The violent death of Commerce Secretary Malcolm Baldrige has cheated America of a leader who had a vision of the future. In his quiet corner of Washington, he sought to open up the space frontier to entrepreneurs as well as explorers.

As he saw the future, it would belong to the nation that conquered space. For the technology of tomorrow, he believed, will be developed on the space frontier.

Baldrige watched in dismay as the Soviet Union, like the tortoise, pulled relentlessly ahead in the space race. Rabbit-like, America would leap ahead briefly, then sit back on its haunches while the plodding Soviets moved steadily upward.

The Soviets launched their rockets in all kinds of weather, undeterred by accidents or failures. A few cosmonauts died, some on the launch pad, others in orbit. The Soviet Union paused a moment to mourn and deliver medals to the survivors, then immediately resumed the space flights.

All told, the Soviets have sent up 40 times more space launches than we have. Of 103 rockets that roared into orbit last year, 91 came out of the Soviet Union, their lowest number in six years.

Soviet cosmonauts have had far more experience in space than American astronauts. The cosmonauts have performed unmatched feats in space. They have trained aboard space stations that the United States won't be able to duplicate until the mid-1990s.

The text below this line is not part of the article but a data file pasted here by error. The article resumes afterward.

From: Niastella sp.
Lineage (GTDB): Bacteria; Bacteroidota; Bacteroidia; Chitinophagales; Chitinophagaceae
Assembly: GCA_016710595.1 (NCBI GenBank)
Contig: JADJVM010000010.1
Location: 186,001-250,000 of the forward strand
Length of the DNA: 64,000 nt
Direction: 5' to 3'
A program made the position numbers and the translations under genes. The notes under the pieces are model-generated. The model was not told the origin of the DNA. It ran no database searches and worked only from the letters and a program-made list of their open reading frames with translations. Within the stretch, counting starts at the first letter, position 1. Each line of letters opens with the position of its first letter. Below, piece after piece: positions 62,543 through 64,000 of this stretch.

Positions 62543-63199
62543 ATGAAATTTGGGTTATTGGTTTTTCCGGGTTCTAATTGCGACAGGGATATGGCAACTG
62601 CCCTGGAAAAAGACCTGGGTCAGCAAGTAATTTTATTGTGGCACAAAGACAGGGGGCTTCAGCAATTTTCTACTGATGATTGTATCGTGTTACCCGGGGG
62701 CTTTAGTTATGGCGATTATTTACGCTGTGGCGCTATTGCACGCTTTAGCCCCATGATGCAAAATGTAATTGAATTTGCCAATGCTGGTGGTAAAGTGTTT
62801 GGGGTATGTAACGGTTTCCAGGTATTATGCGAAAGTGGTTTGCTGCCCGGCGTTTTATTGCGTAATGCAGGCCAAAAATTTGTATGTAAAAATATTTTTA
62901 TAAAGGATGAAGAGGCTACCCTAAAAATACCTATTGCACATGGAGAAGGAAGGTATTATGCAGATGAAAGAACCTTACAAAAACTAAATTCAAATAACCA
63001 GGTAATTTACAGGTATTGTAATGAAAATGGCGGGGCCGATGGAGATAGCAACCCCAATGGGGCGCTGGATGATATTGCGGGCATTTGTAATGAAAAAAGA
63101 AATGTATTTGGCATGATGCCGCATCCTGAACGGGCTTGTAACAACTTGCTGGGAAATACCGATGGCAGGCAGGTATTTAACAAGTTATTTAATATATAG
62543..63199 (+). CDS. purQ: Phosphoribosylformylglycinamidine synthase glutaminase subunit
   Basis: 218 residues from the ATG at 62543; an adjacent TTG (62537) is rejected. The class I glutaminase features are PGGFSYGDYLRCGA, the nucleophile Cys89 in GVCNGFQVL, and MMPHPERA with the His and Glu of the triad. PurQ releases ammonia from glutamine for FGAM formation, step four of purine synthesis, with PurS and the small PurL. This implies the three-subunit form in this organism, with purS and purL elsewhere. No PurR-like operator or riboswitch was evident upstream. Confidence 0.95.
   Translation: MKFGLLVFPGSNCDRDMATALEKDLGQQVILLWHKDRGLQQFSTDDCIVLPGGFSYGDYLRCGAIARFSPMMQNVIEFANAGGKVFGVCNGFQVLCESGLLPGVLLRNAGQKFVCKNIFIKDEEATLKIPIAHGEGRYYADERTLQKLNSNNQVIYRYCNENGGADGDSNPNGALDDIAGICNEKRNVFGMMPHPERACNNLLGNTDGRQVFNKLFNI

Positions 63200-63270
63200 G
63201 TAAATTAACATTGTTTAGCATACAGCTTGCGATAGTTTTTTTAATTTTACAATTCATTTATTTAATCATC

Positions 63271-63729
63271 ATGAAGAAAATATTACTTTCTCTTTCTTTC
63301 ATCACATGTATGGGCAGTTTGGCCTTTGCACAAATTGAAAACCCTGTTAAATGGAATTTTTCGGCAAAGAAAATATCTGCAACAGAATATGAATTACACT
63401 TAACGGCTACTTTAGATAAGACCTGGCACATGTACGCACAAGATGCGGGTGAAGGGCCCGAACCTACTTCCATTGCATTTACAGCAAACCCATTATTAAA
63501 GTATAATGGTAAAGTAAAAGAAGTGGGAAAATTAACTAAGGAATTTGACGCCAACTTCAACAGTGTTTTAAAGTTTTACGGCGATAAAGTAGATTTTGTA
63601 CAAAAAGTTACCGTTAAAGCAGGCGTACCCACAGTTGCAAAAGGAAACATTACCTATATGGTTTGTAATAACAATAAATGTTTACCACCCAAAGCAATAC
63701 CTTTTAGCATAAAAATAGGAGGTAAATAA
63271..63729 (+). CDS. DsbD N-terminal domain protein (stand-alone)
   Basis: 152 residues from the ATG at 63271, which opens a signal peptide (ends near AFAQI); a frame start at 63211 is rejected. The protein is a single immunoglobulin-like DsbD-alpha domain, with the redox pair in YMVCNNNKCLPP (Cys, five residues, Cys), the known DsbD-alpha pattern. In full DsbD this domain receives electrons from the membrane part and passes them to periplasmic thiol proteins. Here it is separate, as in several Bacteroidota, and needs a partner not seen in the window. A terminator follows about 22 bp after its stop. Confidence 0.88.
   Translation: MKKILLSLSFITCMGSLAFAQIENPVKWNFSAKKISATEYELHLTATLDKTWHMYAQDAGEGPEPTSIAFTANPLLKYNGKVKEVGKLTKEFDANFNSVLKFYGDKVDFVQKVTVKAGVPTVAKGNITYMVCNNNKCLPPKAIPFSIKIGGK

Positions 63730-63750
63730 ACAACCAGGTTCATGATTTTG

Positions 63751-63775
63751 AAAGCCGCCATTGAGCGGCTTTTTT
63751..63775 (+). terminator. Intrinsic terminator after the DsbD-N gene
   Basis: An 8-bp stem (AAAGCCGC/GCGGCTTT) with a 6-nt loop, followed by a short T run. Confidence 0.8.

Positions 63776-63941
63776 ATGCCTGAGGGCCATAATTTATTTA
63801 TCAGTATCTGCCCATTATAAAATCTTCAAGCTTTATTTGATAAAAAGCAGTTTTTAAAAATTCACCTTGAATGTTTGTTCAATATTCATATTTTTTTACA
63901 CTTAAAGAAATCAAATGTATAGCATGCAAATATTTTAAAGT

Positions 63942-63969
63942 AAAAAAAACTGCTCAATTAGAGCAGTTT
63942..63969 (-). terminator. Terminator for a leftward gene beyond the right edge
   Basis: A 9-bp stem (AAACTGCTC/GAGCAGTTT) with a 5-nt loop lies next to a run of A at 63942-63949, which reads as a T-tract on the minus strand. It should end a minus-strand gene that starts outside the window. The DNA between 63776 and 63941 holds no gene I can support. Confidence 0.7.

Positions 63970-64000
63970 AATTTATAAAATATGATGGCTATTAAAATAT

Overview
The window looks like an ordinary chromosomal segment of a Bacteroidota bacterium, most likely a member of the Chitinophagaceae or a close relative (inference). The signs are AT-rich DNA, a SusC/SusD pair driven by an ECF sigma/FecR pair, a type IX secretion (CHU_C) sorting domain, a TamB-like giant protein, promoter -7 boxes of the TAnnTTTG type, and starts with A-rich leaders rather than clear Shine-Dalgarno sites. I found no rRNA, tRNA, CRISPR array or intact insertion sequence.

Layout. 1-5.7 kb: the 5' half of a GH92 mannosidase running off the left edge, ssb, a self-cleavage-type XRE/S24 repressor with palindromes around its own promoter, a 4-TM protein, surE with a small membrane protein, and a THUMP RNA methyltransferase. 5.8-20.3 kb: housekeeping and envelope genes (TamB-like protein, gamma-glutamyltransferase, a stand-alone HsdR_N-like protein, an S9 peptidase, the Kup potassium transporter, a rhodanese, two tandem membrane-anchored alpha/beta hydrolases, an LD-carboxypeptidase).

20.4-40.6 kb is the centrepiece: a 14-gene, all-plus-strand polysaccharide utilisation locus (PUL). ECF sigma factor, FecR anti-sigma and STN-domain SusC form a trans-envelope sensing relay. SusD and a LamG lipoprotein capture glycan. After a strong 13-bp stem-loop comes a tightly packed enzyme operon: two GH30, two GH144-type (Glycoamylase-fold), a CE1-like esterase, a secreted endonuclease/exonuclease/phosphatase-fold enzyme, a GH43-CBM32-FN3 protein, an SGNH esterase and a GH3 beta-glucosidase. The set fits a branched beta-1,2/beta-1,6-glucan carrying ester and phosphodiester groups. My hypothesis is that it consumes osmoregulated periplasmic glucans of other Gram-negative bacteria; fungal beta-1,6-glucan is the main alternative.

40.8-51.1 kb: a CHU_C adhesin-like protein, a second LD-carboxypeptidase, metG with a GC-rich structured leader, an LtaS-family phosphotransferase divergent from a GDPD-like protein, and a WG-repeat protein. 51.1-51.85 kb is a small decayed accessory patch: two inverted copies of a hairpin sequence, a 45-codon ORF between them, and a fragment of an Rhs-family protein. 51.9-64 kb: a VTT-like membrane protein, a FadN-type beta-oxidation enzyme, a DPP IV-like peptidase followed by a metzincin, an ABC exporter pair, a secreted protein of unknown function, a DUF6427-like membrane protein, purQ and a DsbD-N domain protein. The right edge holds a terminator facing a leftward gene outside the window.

"Jane's Space Flight Directory," the most eminent authority on space, calls the Soviet lead in space "frightening." According to Jane's, the Soviet Union is now 10 years ahead of the United States in space development.

Yet Soviet leader Mikhail Gorbachev has assigned still higher priority to the Soviet space program. Intelligence reports explain that he believes space exploration will boost Soviet technology and give the Soviet Union an edge in the high-tech age.

All these facts troubled Malcolm Baldrige. He believed that progress in space was too important to be left to the scientists and specialists alone. "Space is no longer the exclusive domain of science," he contended. He wanted to turn the free-enterprise system loose on this new frontier.

"Cutting-edge technology has always been one of America's competitive advantages," he wrote shortly before he died. "It is important to our security and prosperity that we maintain leadership in this field." We will fall behind in technology, he warned, unless we "maintain our space leadership into the 21st century and beyond."

Baldrige contended that "government should devote itself to research and leave the commercial development and application of new technologies to the private sector." He looked upon space as a "national laboratory" where the government should conduct research. But as fast as businesses could adopt the new technologies and operate in space, he wanted to declare the orbit path around the earth a "commercial zone" open to entrepreneurs.

It was his vision that space explorers and entrepreneurs, working together, would develop technologies that would improve everyday life, thus ensuring that America's best years lie ahead.